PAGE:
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Obama, Bush Mark Passage Of 1964 Civil Rights Act


Happy Friday to you. This is MORNING EDITION from NPR News. I'm David Greene. Two presidents with little in common in terms of policy, personal style, and politics each paid tribute to the legacy of President Lyndon Johnson yesterday. Barack Obama and George W. Bush were at the LBJ Library in Austin, Texas for a conference marking the passage of the 1964 Civil Rights Act.

On the topic at hand, their words were in complete agreement, but their speeches also contained hints as to how they would like their own legacies to be judged. NPR National Political Correspondent Don Gonyea reports.

DON GONYEA, BYLINE: When President Bush left office he pledged to keep a low profile and he has. He's taken up painting and rarely gives public speeches. Yesterday was an exception. His opening banter was light and included what he said was one of his favorite Lyndon Johnson quotes.

PRESIDENT GEORGE W. BUSH: If one morning, he said, if I walked on the water across the Potomac River, the headline that afternoon would read "The President Cannot Swim."


GONYEA: The line speaks to a fellowship former presidents share - frustration when the public doesn't see their records the way they'd like. Then Bush got to the topic at hand.

BUSH: The real influence of a president is not found in the headlines. It can only be judged with time and at the distance of a half a century we know with complete certainty that America is a more just and generous country because LBJ set his mind and will to the cause of civil rights.

GONYEA: The former president praised LBJ for having the courage to step beyond his own roots in the segregated South and to challenge others from the region to see that the country needed to take Abraham Lincoln's words and actions to heart. Bush also noted Johnson's outreach to Republicans.

BUSH: He made one principle clear for all time. A segregated society can never be a successful society because the only success worth having is achieved together.

GONYEA: George W. Bush talked about education as an important component of civil rights. He said LBJ, once a teacher at a Hispanic school near the border with Mexico, understood that. He defended his No Child Left Behind program. He urged that achievement standards not be eroded and bemoaned too little progress in closing the reading gap between white and African-American students.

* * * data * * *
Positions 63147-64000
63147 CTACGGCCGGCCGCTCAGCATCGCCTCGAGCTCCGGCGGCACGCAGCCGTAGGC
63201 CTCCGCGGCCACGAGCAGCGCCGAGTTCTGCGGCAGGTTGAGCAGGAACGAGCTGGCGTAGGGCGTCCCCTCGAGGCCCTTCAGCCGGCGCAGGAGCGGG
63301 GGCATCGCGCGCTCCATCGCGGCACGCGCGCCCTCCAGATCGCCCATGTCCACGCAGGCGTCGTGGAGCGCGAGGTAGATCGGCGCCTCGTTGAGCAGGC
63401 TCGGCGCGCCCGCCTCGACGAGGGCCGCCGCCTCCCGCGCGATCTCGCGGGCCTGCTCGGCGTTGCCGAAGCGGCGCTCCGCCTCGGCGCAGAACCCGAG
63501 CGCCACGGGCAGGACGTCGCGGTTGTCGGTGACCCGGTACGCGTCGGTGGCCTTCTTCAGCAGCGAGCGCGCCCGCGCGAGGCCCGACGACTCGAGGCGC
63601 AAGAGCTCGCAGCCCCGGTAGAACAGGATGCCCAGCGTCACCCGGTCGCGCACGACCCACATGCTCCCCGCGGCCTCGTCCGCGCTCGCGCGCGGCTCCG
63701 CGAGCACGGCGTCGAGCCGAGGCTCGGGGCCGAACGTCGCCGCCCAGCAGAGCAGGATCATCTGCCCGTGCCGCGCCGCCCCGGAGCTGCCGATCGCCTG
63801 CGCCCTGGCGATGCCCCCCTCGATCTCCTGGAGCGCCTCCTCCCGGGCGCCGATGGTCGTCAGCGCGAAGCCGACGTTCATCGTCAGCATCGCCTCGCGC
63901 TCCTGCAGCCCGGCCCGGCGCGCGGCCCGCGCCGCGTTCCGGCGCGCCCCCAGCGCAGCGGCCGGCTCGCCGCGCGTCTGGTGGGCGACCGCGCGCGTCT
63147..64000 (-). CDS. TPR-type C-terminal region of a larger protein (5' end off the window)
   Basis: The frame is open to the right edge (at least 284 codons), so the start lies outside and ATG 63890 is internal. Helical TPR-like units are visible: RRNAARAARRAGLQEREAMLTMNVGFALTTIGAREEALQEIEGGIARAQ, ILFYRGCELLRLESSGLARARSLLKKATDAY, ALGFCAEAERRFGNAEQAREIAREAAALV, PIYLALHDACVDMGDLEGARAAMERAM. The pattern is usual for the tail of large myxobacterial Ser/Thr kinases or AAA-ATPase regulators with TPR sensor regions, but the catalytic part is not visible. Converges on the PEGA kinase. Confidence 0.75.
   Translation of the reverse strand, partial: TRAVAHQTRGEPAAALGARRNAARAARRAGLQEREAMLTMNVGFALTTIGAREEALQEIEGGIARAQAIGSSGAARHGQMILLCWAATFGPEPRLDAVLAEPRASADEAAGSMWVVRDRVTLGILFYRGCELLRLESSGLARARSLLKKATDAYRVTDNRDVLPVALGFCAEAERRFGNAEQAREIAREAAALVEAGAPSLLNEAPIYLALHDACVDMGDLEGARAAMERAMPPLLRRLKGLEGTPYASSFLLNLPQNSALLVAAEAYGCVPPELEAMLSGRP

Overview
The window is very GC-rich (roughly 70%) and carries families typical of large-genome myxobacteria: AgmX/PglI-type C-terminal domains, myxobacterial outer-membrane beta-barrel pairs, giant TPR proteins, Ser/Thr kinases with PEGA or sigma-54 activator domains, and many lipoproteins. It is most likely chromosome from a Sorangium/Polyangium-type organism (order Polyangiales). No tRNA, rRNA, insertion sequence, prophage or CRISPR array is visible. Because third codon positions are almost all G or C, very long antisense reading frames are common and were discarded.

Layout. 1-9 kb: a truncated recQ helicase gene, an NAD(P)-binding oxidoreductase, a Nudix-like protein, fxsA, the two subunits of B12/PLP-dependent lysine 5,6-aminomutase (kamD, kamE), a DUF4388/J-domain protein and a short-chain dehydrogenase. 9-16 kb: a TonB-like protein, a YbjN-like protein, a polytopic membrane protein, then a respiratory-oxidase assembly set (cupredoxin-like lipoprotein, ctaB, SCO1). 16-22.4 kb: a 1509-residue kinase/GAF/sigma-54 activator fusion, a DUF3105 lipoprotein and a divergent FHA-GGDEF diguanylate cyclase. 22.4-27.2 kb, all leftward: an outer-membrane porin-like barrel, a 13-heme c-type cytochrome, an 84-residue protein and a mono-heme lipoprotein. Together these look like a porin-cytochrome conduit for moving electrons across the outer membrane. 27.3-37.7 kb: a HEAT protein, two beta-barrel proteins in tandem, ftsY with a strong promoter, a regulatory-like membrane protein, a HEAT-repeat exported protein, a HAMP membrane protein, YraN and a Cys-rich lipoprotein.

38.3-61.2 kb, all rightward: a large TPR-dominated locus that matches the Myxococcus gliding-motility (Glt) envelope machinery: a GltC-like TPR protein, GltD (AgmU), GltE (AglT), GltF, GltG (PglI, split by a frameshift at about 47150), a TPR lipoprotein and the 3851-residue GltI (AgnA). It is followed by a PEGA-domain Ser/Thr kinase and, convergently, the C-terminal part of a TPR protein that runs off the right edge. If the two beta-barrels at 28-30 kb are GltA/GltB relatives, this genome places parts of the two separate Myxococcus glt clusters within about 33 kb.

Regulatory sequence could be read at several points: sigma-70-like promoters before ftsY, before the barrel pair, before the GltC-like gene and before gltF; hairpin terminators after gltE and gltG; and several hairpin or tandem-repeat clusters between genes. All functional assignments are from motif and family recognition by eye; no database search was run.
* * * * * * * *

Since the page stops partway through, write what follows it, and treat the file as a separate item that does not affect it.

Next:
Still, much of Bush's speech echoed President Obama's remarks from earlier in the day. Where Bush, still relatively new as an ex-president, looked at how history judges leaders, President Obama - still struggling with a very divided Congress - looked at another aspect of LBJ's long career.

PRESIDENT BARACK OBAMA: No one knew politics and no one loved legislating more than President Johnson. He was charming when he needed to be, ruthless when required.

GONYEA: There's been talk as to whether president needs to be more like Johnson in dealing with Congress. The White House says the times are different, the Congress is different. Others simply point out the very different backgrounds and personalities of Obama and Johnson. Yesterday the president described the cynicism that creeps into today's politics, saying it's the enemy of the kind of difficult achievement the Civil Rights Act represents.

OBAMA: Because of the Civil Rights Movement, because of the laws President Johnson signed, new doors of opportunity and education swung open for everybody - not all at once, but they swung open. Not just blacks and whites, but also women and Latinos; and Asians and Native Americans; and gay Americans, and Americans with a disability.

GONYEA: He then touched on his own personal connection as an African-American president.

OBAMA: They swung open for you, and they swung open for me. And that's why I'm standing here today.


OBAMA: Because of those efforts, because of that legacy.

GONYEA: President Obama and President Bush, each at the LBJ Presidential Library yesterday. Don Gonyea, NPR News, Austin, Texas. Transcript provided by NPR, Copyright NPR.

You're most likely to find NPR's Don Gonyea on the road, in some battleground state looking for voters to sit with him at the local lunch spot, the VFW or union hall, at a campaign rally, or at their kitchen tables to tell him what's on their minds. Through countless such conversations over the course of the year, he gets a ground-level view of American elections. Gonyea is NPR's National Political Correspondent, a position he has held since 2010. His reports can be heard on all NPR News programs and at To hear his sound-rich stories is akin to riding in the passenger seat of his rental car, traveling through Iowa or South Carolina or Michigan or wherever, right along with him.

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